• Thanks for the ideas @Fabian, and sorry for the length. I should have spend more time simplifying my post, but it's admittedly been a head scratcher for me as this is my first time diving into Minecraft commands, so I didn't want to leave an important detail out. Looking forward to your answer. Also, to answer your question about formatting, can definitely bold the text and change colors and the like. I was thinking of formatting in terms of C-style string formatting, and convert the doubles returned by the NBT command to integers while also scaling them. Unlike /data get, I can't use scale. Commented Jul 29, 2019 at 5:52

1 Answer 1


I assume this entire question comes down to "how to print NBT tags A and B of multiple entities like {A1,B1},{A2,B2},{A3,B3} instead of A1,A2,A3,B1,B2,B3". The best way I know to do that is to copy the data over somewhere else in a way that already groups it. Previously you needed a dummy item, because they allow any data in their tag tag. But since 1.15 there is a feature called "storage" that is made specifically for storing custom NBT. So you could create an array of compounds in there.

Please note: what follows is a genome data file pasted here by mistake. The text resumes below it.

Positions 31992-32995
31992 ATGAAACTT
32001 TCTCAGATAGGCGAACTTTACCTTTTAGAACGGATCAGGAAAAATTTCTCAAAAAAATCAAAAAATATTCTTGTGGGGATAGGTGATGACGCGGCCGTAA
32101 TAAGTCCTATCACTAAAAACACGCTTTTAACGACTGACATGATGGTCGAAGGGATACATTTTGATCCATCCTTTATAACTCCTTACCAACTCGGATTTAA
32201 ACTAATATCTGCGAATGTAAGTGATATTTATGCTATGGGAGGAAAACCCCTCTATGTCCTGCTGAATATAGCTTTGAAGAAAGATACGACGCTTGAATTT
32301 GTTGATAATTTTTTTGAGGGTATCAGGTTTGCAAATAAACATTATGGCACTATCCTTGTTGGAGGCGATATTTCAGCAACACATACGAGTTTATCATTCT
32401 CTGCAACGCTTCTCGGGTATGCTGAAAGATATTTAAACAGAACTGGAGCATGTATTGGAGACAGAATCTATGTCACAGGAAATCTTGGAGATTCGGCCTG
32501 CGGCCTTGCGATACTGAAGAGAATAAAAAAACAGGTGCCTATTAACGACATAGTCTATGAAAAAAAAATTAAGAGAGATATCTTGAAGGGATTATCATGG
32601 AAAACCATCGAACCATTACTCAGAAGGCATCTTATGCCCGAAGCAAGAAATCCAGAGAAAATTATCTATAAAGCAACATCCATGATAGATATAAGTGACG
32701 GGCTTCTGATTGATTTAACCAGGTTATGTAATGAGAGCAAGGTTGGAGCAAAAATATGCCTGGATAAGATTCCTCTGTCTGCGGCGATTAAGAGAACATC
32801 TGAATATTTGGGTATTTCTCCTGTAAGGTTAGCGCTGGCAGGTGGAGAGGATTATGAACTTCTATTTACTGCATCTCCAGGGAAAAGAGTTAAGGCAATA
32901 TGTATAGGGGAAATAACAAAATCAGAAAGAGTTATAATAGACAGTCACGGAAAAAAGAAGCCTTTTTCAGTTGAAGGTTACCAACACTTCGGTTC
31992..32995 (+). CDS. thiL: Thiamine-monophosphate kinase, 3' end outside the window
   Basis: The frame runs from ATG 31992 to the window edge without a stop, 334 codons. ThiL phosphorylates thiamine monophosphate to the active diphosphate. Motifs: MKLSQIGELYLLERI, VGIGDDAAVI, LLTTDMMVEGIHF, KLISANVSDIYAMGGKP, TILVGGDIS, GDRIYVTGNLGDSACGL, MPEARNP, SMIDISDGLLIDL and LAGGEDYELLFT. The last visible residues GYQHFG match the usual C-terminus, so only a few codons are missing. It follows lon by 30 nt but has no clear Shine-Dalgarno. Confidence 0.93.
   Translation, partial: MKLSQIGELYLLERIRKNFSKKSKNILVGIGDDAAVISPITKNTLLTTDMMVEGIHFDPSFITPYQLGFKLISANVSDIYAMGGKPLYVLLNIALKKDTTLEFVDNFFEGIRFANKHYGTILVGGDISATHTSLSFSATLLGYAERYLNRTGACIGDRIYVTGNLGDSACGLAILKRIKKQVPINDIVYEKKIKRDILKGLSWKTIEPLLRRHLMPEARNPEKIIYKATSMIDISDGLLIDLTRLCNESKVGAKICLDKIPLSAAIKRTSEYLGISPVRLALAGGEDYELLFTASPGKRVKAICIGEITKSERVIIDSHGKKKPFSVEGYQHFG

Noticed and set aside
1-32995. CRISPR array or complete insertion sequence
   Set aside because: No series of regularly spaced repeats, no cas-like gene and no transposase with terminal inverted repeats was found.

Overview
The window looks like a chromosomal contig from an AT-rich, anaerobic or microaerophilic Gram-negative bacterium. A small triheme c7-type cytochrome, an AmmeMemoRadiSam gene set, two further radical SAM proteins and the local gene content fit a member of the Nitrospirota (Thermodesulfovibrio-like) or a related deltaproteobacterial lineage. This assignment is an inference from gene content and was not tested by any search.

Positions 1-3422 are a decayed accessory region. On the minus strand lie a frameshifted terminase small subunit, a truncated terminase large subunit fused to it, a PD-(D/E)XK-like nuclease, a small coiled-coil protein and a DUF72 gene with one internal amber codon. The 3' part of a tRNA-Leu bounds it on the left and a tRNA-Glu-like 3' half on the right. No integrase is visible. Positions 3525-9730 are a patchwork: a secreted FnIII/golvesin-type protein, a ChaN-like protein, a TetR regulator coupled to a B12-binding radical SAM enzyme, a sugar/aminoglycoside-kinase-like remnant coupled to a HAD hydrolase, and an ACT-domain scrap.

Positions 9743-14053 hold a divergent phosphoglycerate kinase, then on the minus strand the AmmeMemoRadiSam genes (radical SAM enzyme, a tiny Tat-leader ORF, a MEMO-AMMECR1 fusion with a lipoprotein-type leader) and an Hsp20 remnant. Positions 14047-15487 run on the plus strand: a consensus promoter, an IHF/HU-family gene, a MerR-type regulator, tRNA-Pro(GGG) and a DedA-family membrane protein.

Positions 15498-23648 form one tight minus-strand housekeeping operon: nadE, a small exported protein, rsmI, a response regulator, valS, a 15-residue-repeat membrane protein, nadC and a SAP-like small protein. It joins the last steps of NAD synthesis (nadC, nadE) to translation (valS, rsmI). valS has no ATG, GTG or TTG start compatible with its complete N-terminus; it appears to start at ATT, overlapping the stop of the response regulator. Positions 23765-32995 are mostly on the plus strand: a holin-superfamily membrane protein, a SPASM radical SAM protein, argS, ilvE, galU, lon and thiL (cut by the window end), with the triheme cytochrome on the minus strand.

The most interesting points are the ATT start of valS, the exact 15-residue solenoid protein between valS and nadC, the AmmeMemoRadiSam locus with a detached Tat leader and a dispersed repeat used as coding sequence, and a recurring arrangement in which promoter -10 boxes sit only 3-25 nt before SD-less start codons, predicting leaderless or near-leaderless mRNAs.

Unlike the old answer with dummy items, this method requires no preparation at all.

You need to iterate over the horses and create new entries in the array, then fill them (this is also where you can apply sorting, for example by distance). For each horse, do this (until you're out of tagged horses, you can for example do this in a recursive function):

/execute if entity @e[type=horse,tag=!copied] run data modify storage horses HorseAttributes append value {Health:0d,Speed:0d,Jump:0d}
/execute as @e[type=horse,tag=!copied,sort=nearest,limit=1] store result storage horses HorseAttributes[-1].Health double 0.0000005 run data get entity @s Attributes[{Name:"generic.maxHealth"}].Base 2000000